Rwanda

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Country Code: 250
ISO Code: RWD/RW

Rwanda, whose official name is the Republic of Rwanda (in kiñaruanda, Repubulika y’u Rwanda, in English, Republic of Rwanda, in French, République du Rwanda), is a country in Central Africa with no access to the sea. It is bordered by Uganda, Burundi, the Democratic Republic of the Congo and Tanzania. It is a small country located in the Great Lakes region of Africa; known as the “mists of Africa”, also for its wildlife, mainly for its mountain gorillas, for its typical cities and for the national parks and natural landscapes that its mountainous landscape offers. Its fertile and mountainous terrain that gives it the title of “Land of the Thousand Hills” (in French, Pays des Mille Collines; / pei de mil kɔ.lin /) must support the densest populations of the African continent.

Rwanda is a low-income country, which in the last decade is achieving the highest growth rates in the continent.Most part of the population works in agriculture, mainly subsistence, but there is an increasing mineral production and processing of agricultural products Tourism is currently the country’s main source of income, and since 2008, mining has surpassed coffee and tea as the main source of products for export.

Although he is still remembered today for the bloody wars that hit him at the end of the last century, and particularly for the genocide that occurred in 1994, in which the deaths exceeded one million people, Rwanda is, two decades later, the safest country of the continent and the fifth worldwide, according to the Gallup report 2015.

HISTORY

At first the Rwandan territory was inhabited by Pygmies of Twa origin, who were dedicated specially to hunting. In the eleventh century, they received the Hutus, who settled down in a sedentary way and lived with them in peace. In the 14th century, Tutsi farmers arrived in the area and became part of a society made up of twas and Hutus. In the sixteenth century the Tutsis began a military campaign against the Hutus and became masters of the Hutu majority in something like a society of feudal lords with a king, Mwami. At the end of the 19th century, the Germans conquered the country. After the First World War the League of Nations handed over the territory to the Belgians and after the Second World War the UN with Belgian help would dominate the territory. The Belgians sharpened class differences by pointing to a Tutsi with fewer than ten cows as a Hutu and consequently imposing forced labor. Until 1950 education was available only for the Tutsis.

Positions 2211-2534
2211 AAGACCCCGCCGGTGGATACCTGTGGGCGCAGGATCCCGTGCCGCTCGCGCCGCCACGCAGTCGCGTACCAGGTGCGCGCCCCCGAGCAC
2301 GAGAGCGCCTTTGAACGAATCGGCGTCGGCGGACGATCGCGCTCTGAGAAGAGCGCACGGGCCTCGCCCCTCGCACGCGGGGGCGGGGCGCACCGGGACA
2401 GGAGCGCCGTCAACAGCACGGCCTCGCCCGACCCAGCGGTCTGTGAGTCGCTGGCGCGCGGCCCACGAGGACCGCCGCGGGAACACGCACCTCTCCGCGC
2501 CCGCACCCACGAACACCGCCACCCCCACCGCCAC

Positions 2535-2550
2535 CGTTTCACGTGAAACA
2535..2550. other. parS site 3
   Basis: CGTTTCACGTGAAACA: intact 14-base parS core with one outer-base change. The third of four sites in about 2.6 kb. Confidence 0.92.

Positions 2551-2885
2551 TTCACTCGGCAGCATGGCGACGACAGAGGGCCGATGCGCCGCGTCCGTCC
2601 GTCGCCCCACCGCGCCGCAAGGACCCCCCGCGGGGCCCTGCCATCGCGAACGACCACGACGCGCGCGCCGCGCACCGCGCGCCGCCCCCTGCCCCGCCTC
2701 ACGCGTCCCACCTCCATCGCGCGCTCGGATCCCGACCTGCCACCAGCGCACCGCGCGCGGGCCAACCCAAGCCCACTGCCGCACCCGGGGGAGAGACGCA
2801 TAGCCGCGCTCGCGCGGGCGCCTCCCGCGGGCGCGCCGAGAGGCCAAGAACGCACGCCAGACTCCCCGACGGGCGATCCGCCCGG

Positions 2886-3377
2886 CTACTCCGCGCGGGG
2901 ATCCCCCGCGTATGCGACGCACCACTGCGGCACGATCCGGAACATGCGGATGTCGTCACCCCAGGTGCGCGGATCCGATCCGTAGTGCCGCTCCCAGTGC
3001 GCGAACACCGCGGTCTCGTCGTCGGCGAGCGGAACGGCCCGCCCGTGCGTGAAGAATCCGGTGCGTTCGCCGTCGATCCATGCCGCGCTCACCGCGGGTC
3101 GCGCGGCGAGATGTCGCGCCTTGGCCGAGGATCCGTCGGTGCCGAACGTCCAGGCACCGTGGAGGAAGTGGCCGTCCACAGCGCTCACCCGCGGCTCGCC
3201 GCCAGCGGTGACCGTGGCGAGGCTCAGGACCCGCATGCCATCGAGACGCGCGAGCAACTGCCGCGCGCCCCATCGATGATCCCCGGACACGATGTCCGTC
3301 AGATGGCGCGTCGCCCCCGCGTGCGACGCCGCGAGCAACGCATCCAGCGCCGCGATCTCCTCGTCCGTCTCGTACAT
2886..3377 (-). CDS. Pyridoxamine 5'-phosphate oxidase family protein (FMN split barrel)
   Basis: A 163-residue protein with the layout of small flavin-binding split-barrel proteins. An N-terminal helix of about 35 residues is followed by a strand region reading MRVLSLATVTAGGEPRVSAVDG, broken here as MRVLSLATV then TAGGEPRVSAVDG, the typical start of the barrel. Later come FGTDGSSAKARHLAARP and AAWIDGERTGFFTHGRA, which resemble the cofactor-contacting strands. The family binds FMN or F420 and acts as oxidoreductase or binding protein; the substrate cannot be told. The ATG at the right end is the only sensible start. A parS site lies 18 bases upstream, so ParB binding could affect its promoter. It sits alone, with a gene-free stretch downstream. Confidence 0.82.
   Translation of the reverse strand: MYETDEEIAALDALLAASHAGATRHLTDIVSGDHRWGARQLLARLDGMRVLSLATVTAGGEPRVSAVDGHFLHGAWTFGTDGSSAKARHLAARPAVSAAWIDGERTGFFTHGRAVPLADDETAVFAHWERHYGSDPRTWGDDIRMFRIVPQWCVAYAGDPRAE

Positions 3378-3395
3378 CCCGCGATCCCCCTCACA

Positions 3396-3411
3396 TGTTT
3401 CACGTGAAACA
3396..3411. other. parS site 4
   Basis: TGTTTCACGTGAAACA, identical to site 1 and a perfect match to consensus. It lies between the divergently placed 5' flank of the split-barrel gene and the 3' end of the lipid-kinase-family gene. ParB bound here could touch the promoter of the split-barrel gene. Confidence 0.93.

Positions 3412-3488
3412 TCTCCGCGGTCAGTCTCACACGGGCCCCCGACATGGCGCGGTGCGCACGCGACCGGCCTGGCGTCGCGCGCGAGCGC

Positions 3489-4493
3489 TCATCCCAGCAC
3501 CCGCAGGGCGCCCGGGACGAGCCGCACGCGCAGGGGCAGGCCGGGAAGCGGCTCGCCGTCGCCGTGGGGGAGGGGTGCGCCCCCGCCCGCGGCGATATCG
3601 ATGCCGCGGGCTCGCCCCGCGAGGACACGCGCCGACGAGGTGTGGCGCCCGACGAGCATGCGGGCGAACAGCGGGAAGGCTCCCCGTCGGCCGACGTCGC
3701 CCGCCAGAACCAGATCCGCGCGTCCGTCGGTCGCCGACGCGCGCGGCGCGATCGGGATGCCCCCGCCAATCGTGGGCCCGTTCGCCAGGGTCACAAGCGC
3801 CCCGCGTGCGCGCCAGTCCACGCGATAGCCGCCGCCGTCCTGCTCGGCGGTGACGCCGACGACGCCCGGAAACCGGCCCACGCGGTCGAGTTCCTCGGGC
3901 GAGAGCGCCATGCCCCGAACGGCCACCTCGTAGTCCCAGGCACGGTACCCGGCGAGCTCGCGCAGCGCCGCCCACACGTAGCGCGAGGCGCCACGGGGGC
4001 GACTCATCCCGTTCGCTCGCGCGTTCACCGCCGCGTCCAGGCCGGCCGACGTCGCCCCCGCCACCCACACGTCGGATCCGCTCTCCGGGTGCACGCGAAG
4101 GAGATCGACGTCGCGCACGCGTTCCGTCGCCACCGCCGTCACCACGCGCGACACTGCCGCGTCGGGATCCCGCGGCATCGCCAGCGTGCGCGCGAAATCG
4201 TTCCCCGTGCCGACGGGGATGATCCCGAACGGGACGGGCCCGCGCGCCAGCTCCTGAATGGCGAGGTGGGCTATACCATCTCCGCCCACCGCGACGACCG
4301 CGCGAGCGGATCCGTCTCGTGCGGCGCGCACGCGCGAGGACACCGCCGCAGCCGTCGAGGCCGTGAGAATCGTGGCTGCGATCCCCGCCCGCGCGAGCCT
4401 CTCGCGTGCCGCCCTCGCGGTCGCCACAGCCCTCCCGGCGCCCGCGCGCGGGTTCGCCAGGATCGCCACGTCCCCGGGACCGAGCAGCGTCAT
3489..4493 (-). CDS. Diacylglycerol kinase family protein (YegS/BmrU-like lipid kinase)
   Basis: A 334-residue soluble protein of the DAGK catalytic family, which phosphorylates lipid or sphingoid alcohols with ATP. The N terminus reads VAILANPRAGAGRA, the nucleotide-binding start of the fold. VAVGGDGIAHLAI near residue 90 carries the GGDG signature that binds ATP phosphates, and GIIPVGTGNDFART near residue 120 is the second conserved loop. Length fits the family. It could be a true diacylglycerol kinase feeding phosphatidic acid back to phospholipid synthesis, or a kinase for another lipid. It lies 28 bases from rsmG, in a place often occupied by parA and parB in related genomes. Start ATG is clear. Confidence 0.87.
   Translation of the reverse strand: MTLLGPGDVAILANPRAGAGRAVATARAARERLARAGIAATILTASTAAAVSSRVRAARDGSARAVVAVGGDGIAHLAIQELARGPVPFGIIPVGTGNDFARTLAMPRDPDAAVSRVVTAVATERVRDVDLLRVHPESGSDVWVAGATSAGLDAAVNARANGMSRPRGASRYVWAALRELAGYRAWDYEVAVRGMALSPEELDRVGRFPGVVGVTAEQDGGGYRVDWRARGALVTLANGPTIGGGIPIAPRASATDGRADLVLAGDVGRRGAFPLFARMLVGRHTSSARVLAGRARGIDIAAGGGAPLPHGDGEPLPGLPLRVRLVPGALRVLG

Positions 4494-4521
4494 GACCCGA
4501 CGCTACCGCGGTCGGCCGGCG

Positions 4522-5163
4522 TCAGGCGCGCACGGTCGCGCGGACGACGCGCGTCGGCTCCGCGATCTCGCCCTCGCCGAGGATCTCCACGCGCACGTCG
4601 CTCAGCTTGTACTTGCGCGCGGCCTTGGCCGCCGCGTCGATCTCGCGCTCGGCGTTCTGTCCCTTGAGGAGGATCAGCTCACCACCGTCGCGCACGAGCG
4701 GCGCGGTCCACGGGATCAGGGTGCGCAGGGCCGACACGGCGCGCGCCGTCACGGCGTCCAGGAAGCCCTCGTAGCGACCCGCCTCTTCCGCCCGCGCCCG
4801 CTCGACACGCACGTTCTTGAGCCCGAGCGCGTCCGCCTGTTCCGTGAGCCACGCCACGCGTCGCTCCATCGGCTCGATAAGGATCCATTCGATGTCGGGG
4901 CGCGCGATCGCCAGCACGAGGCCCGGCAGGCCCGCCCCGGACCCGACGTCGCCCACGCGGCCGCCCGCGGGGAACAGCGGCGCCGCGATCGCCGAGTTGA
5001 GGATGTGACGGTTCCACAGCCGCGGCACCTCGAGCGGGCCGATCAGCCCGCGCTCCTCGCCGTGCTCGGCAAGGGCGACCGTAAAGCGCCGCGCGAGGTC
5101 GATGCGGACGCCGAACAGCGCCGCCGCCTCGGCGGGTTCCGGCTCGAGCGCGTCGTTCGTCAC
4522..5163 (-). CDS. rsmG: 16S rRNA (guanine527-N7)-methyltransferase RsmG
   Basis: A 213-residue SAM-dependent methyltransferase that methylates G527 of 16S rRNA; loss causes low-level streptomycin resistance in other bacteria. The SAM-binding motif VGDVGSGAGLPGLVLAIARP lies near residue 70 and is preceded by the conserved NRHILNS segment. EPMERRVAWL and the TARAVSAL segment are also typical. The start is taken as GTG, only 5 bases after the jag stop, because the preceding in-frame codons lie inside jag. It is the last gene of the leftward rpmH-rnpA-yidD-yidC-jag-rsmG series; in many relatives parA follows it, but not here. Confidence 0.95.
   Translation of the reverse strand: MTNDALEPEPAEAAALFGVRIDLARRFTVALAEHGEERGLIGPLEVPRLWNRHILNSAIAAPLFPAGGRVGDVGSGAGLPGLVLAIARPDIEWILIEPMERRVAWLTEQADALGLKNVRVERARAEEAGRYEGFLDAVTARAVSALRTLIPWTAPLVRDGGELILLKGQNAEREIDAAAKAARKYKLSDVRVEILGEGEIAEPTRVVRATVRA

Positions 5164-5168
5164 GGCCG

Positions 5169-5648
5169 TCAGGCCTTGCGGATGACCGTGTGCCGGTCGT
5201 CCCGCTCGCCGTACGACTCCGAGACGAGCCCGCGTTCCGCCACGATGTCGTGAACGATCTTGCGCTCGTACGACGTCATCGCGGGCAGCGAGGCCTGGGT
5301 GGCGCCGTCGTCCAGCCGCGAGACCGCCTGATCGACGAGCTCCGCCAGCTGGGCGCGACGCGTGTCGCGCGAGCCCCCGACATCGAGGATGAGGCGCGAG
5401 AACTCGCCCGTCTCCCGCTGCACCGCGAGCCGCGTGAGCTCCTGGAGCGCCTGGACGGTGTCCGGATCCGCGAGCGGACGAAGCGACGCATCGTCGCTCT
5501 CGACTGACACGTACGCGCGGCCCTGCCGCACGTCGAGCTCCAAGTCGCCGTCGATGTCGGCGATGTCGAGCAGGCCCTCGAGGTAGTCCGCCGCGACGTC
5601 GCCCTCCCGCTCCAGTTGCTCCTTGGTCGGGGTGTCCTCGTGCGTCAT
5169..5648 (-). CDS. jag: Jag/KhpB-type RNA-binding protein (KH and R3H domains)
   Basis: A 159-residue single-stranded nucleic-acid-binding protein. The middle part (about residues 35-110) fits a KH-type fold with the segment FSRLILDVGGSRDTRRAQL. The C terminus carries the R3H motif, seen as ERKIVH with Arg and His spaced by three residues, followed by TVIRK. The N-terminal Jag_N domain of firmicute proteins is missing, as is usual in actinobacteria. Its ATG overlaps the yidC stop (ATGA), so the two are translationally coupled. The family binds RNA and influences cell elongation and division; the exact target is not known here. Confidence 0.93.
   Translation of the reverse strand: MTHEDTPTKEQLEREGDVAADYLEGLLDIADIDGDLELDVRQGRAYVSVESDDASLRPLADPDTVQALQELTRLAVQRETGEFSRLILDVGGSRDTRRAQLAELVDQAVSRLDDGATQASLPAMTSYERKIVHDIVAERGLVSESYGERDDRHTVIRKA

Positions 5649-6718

King Mutara III Rudahigwa, who had ruled for nearly three decades, died in 1959 and the Tutsi gained power. This contributed to a series of rebellions by the Hutu, who demanded equal rights, in which tens of thousands of Tutsis perished. In 1961, with the support of Belgian settlers, the Hutu majority took control of the government, abolishing the Tutsi monarchy and declaring the Republic of Rwanda.

More than half of the Rwandan Tutsi fled the country between 1959 and 1964. General Juvenal Habyarimana, of the Hutu ethnic group, took power in a coup in 1973 in the middle of another period of ethnic conflict. Habyarimana managed to triumph in the civil war and remained as president; for 1978 it promulgated a new constitution.

Juvenal Habyarimana during a visit to the United States, 1980
Habyarimana had absolute control over the country. Besides being president of the country, he directed the hegemonic political party and was the supreme head of the armed forces. Thanks to this control he was re-elected in 1983 and 1988.

In October 1990 Rwandan exiles, opponents of the Habyarimana regime, organized in the Rwandan Patriotic Front (RPF) and its armed wing, the Rwandan Patriotic Army (APR, Armée Patriotique Rwandaise), invaded the country with the support of Uganda, initiating a civil war to overthrow the regime. Habyarimana was flexible and initiated a series of political reforms that led to the drafting of a new constitution in 1991.

More than half of the Rwandan Tutsi fled the country between 1959 and 1964. General Juvenal Habyarimana, of the Hutu ethnic group, took power in a coup in 1973 in the middle of another period of ethnic conflict. Habyarimana managed to triumph in the civil war and remained as president; for 1978 it promulgated a new constitution.

But since 1991 the Habyarimana regime had increased the repression of the population in a low intensity war to end the Tutsi opposition, using racism as its axis, and instigating and covering up the mass massacres of these populations.

The murders were perpetrated by paramilitary groups (mainly the Interahamwe and Impuzamugambi, groups originally organized in the youth sector of the Hutu political parties). The Hutu paramilitaries were more than 30,000, received military training from the Rwandan army and support / cover-up of the Habyarimana regime.